[lead]This NEC guidance notes section aims to provide a useful resource at all levels for those involved in projects under the NEC form of contract. I would highly encourage everyone to read through the relevant sections to hopefully clarify and provide practical tips as to how a clause should be interpreted and administered. It covers advice for both NEC3 and NEC4 versions of the contract, although ultimately all projects will eventually be let using the latest version i.e. NEC4. The switch to NEC4 has been branded by the authors as “evolution rather than revolution”, so users should find NEC4 simply minor changes or additions to what they were already used to.
These guidance notes give extra practical advice as to how the contract should be understood/administered for the benefit of all parties. The first section gives an overview of the suite of contracts, and from then on in the guidance focuses predominantly on the ECC (Engineering and Construction Contract), which is one of the contracts available within the suite and the most commonly used within the industry.
Most of this guidance however is equally applicable to the PSC (Professional Services Contract) and the ECS (Engineering and Construction Subcontract) which are almost identical in structure and requirements but have different named parties within the contract. Many of the principles within the guidance such as early warnings and compensation events are equally applicable to most of the other contracts available within the NEC4 suite of contracts.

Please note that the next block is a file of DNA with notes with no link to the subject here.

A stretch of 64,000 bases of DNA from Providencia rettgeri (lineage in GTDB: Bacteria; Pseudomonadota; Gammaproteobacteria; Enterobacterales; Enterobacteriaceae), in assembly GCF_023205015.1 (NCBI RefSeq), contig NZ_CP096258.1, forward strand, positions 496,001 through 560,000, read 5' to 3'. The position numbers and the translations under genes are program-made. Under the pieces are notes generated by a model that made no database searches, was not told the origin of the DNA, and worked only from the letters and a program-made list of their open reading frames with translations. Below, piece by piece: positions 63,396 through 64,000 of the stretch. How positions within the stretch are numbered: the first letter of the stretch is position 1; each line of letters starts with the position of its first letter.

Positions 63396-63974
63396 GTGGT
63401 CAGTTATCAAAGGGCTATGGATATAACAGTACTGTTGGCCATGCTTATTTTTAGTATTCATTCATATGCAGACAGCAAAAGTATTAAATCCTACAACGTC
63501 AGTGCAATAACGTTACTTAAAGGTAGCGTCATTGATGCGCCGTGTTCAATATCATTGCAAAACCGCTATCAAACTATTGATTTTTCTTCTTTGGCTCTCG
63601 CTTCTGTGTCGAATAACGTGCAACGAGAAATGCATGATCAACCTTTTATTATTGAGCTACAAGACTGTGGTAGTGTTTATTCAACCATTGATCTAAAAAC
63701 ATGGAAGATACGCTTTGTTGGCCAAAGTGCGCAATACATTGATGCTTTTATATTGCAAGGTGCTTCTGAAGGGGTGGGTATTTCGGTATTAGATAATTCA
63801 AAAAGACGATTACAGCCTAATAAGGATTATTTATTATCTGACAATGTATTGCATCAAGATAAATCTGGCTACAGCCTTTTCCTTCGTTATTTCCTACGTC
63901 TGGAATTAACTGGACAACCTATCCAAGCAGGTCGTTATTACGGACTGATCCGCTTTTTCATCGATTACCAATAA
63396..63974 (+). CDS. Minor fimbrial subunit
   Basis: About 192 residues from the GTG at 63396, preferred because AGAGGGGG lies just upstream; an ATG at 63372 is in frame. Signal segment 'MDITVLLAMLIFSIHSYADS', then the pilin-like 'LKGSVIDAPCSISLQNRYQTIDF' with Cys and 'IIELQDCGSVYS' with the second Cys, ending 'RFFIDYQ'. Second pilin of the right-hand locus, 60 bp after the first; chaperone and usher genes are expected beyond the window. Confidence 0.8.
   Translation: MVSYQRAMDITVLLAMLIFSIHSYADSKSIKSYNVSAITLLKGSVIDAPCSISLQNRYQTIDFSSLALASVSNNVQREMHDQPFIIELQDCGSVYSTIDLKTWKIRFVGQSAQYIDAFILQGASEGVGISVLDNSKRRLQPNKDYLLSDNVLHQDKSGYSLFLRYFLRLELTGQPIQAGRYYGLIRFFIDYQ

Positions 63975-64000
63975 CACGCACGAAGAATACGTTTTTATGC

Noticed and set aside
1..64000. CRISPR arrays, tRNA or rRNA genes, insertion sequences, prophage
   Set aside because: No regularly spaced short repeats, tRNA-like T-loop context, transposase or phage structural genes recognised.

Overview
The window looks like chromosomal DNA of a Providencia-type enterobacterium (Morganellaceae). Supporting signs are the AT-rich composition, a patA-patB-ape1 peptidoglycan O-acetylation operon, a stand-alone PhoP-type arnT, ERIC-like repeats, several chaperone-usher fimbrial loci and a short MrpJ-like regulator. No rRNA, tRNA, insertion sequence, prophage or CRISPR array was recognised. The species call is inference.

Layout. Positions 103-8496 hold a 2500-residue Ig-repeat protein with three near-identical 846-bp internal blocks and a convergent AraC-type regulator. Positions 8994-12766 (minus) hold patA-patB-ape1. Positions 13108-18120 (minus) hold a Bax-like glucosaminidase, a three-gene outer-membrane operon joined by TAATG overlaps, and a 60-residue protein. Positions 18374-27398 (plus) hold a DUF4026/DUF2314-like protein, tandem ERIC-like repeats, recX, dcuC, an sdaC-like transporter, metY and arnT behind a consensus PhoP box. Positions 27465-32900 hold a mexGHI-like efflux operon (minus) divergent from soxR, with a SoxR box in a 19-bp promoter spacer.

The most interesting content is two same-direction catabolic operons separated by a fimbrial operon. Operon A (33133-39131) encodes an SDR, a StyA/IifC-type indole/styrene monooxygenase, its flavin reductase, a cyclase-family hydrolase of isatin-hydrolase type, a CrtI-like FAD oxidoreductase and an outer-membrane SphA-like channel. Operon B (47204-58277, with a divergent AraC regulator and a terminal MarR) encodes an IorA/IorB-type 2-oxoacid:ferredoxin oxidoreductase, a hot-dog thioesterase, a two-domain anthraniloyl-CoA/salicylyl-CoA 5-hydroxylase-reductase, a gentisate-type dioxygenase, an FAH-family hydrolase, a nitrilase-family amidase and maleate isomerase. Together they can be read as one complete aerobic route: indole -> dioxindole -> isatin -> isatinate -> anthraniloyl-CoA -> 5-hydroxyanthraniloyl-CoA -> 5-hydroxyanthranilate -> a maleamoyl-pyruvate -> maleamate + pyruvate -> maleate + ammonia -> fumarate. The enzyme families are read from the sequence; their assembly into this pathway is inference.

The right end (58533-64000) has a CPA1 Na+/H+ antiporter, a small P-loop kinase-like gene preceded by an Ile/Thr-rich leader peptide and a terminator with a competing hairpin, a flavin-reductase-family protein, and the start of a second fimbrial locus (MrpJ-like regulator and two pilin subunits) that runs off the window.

This section of the website will continually be added to on a regular basis. So, please bookmark this page and check back soon, and share it with your colleagues and friends in the industry on LinkedIn or Twitter and get involved in the LinkedIn NEC People discussion group.
If there are particular clauses or areas of the contract that you would like to see or you have any feedback, please let us know and we will do our best to add /amend the content. Whilst these guidance notes are the opinion of GMH Planning as to how the contract clauses should be used and interpreted, these views have been gathered from several years experience and training to a broad spectrum of the industry.